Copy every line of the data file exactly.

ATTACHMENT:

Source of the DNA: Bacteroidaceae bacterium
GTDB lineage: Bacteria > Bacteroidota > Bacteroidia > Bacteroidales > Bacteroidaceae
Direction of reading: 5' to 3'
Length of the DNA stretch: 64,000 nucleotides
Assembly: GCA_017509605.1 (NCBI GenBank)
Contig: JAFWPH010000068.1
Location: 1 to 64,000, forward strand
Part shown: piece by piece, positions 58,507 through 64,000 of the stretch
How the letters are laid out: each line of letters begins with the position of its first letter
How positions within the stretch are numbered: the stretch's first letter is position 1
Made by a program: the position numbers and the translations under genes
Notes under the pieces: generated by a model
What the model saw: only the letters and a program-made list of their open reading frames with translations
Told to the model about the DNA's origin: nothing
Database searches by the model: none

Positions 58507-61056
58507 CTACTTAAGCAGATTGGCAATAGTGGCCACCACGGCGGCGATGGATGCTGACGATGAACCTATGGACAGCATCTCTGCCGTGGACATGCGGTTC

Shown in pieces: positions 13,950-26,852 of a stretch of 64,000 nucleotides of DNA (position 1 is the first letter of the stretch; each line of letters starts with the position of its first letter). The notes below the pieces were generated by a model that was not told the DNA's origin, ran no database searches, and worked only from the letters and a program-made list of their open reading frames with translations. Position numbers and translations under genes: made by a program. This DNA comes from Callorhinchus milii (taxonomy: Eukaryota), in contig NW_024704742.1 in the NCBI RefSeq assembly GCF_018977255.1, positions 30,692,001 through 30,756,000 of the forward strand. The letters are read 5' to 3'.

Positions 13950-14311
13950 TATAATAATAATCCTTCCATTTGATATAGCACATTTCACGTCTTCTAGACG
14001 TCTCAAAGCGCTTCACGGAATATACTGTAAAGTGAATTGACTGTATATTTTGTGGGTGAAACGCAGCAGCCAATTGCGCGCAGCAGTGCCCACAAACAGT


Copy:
Source of the DNA: Bacteroidaceae bacterium
GTDB lineage: Bacteria > Bacteroidota > Bacteroidia > Bacteroidales > Bacteroidaceae
Direction of reading: 5' to 3'
Length of the DNA stretch: 64,000 nucleotides
Assembly: GCA_017509605.1 (NCBI GenBank)
Contig: JAFWPH010000068.1
Location: 1 to 64,000, forward strand
Part shown: piece by piece, positions 58,507 through 64,000 of the stretch
How the letters are laid out: each line of letters begins with the position of its first letter
How positions within the stretch are numbered: the stretch's first letter is position 1
Made by a program: the position numbers and the translations under genes
Notes under the pieces: generated by a model
What the model saw: only the letters and a program-made list of their open reading frames with translations
Told to the model about the DNA's origin: nothing
Database searches by the model: none

Positions 58507-61056
58507 CTACTTAAGCAGATTGGCAATAGTGGCCACCACGGCGGCGATGGATGCTGACGATGAACCTATGGACAGCATCTCTGCCGTGGACATGCGGTTC

Shown in pieces: positions 13,950-26,852 of a stretch of 64,000 nucleotides of DNA (position 1 is the first letter of the stretch; each line of letters starts with the position of its first letter). The notes below the pieces were generated by a model that was not told the DNA's origin, ran no database searches, and worked only from the letters and a program-made list of their open reading frames with translations. Position numbers and translations under genes: made by a program. This DNA comes from Callorhinchus milii (taxonomy: Eukaryota), in contig NW_024704742.1 in the NCBI RefSeq assembly GCF_018977255.1, positions 30,692,001 through 30,756,000 of the forward strand. The letters are read 5' to 3'.

Positions 13950-14311
13950 TATAATAATAATCCTTCCATTTGATATAGCACATTTCACGTCTTCTAGACG
14001 TCTCAAAGCGCTTCACGGAATATACTGTAAAGTGAATTGACTGTATATTTTGTGGGTGAAACGCAGCAGCCAATTGCGCGCAGCAGTGCCCACAAACAGT